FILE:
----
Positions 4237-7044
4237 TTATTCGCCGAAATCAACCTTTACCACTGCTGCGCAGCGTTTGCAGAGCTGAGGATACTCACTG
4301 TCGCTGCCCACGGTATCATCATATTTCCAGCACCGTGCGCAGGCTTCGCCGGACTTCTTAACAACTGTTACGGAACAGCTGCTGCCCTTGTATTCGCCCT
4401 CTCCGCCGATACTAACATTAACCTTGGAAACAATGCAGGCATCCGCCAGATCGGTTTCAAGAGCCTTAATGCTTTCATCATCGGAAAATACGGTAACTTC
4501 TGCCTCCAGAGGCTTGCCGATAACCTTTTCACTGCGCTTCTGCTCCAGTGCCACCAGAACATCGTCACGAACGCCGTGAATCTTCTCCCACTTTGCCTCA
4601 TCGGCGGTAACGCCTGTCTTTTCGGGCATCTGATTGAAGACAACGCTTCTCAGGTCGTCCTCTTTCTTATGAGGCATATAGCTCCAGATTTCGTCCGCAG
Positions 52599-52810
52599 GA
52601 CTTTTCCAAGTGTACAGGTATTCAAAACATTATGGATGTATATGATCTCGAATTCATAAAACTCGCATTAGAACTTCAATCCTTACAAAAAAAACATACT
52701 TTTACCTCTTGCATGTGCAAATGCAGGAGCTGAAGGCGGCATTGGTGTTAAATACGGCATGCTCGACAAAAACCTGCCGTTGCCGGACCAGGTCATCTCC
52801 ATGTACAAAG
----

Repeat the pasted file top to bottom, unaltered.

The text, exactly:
Positions 4237-7044
4237 TTATTCGCCGAAATCAACCTTTACCACTGCTGCGCAGCGTTTGCAGAGCTGAGGATACTCACTG
4301 TCGCTGCCCACGGTATCATCATATTTCCAGCACCGTGCGCAGGCTTCGCCGGACTTCTTAACAACTGTTACGGAACAGCTGCTGCCCTTGTATTCGCCCT
4401 CTCCGCCGATACTAACATTAACCTTGGAAACAATGCAGGCATCCGCCAGATCGGTTTCAAGAGCCTTAATGCTTTCATCATCGGAAAATACGGTAACTTC
4501 TGCCTCCAGAGGCTTGCCGATAACCTTTTCACTGCGCTTCTGCTCCAGTGCCACCAGAACATCGTCACGAACGCCGTGAATCTTCTCCCACTTTGCCTCA
4601 TCGGCGGTAACGCCTGTCTTTTCGGGCATCTGATTGAAGACAACGCTTCTCAGGTCGTCCTCTTTCTTATGAGGCATATAGCTCCAGATTTCGTCCGCAG
Positions 52599-52810
52599 GA
52601 CTTTTCCAAGTGTACAGGTATTCAAAACATTATGGATGTATATGATCTCGAATTCATAAAACTCGCATTAGAACTTCAATCCTTACAAAAAAAACATACT
52701 TTTACCTCTTGCATGTGCAAATGCAGGAGCTGAAGGCGGCATTGGTGTTAAATACGGCATGCTCGACAAAAACCTGCCGTTGCCGGACCAGGTCATCTCC
52801 ATGTACAAAG